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Amyotrophic Lateral Sclerosis
(ALS; Lou Gehrig's Disease; Motor Neuron Disease)
|The Nervous System|
|Copyright © Nucleus Medical Media, Inc.|
- Having a family member with ALS
- Being in the military or having other occupations with risk of exposure
- Having certain genetic mutations
- Progressive weakness in arms and legs
- Wrist or foot drop
- Difficulty holding things
- Frequent tripping while walking
- Muscle twitching
- Unpredictable and changing emotions
- Slurred speech
- Hoarseness and coughing
- Trouble chewing and swallowing, resulting in frequent choking and gagging
- Weight loss due to trouble eating
- Trouble breathing
- Excess salivation, drooling
- Blood tests
- Lumbar puncture
- Taking medications
- Working with therapists and joining a support group
- Participating in social activities
- Muscle relaxants reduce spasticity
- Nonsteroidal anti-inflammatory drugs (NSAIDs) and other pain medications
- Atropine, scopolamine, botulinum toxin, antihistamine—To reduce heavy drooling
- Antidepressants and anti-anxiety medications
- A combination of dextromethorphan and quinidine—To treat inappropriate laughter or crying
Other Types of Treatments
- Physical therapy—To reduce pain associated with muscle cramping and spasticity
- Respiratory care—In some cases, you may need to receive a mixture of air and oxygen from a machine. A device may also be used that helps your breathing muscles contract. If you cannot move enough air in and out of your lungs, you may need surgery to have a tube inserted into your airway.
- Nutritional care—Your doctor may make changes to your diet. In some cases, getting nutrition through tube feeding is needed.
- Speech therapy—Speech therapy may be used to optimize communication. Therapy may include exploring alternate methods of communication.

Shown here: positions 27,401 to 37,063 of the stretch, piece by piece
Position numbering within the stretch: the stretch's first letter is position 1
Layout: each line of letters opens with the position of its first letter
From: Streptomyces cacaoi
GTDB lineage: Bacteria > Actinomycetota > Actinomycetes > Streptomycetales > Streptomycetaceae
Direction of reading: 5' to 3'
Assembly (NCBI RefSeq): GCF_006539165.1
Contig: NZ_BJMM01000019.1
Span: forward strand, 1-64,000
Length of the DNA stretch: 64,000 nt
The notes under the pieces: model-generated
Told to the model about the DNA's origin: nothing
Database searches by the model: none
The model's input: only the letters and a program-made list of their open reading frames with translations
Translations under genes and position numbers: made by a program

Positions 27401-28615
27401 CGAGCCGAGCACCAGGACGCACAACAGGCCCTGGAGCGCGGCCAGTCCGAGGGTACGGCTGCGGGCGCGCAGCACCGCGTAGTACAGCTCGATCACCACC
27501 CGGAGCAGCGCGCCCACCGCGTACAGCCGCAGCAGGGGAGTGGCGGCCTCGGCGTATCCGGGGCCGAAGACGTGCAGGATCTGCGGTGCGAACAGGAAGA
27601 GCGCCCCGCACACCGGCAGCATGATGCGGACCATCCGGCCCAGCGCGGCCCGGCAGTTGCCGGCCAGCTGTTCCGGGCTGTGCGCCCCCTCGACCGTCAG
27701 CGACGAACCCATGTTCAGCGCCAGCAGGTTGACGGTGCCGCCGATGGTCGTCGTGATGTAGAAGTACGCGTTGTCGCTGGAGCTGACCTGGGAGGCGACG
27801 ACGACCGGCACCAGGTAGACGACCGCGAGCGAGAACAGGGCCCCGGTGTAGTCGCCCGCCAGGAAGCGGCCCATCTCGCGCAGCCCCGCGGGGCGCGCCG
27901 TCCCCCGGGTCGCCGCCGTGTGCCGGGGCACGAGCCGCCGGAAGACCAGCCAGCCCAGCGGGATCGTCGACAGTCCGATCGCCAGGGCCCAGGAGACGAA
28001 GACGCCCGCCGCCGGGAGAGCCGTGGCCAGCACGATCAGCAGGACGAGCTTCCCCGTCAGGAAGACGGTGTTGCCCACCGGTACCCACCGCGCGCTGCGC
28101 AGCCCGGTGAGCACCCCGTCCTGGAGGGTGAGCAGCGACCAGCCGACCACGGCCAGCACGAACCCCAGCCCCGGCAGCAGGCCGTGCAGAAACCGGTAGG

ALS Association http://www.alsa.org
National Institute of Neurological Disorders and Stroke http://www.ninds.nih.gov
ALS Society of British Columbia http://www.alsbc.ca
ALS Society of Canada http://www.als.ca
Aggarwal, SP, Zinman L, Simpson E, et al. Clinical trial testing lithium in ALS terminates early for futility. Lancet Neurol. 2010; 9(5): 481-488.
Amyotrophic lateral sclerosis. EBSCO DynaMed website. Available at: http://www.ebscohost.com/dynamed. Updated February 4, 2014. Accessed February 12, 2014.
Amyotrophic lateral sclerosis fact sheet. National Institute of Neurological Disorders and Stroke website. Available at: http://www.ninds.nih.gov/disorders/amyotrophiclateralsclerosis/detail%5Famyotrophiclateralsclerosis.htm. Updated February 5, 2014. Accessed February 12, 2014.
FDA approves NeuRx Diaphragm Pacing System. ALS Association website. Available at: http://www.alsa.org/news/archive/fda-approves-neurx-diaphragm.html. Updated September 29, 2011. Accessed February 12, 2014.
NeuRx Diaphragm Pacing System. US Food & Drug Administration website. Available at: http://www.fda.gov/MedicalDevices/ProductsandMedicalProcedures/DeviceApprovalsandClearances/Recently-ApprovedDevices/ucm278684.htm. Updated September 6, 2013. Accessed February 12, 2014.
Sathasivam S. Managing patients with amyotrophic lateral sclerosis. Eur J Intern Med. 2009;24:355-358.
Walling AD. Amyotrophic lateral sclerosis: Lou Gehrig's disease. Am Fam Physician. 1999;59:1489-1496.
4/17/2008 DynaMed Systematic Literature Surveillance http://www.ebscohost.com/dynamed: Fornai F, Longone P, Cafaro L, et al. Lithium delays progression of amyotrophic lateral sclerosis. Proc Natl Acad Sci USA . 2008;105:2052-2057.
1/14/2011 DynaMed's Systematic Literature Surveillance http://www.ebscohost.com/dynamed: Mateen FJ, Carone M, Sorenson EJ. Patients who survive 5 years or more with ALS in Olmsted County, 1925-2004. J Neurol Neurosurg Psychiatry. 2010;81(10):1144-1146.
- Reviewer: Rimas Lukas, MD
- Review Date: 02/2014
- Update Date: 02/12/2014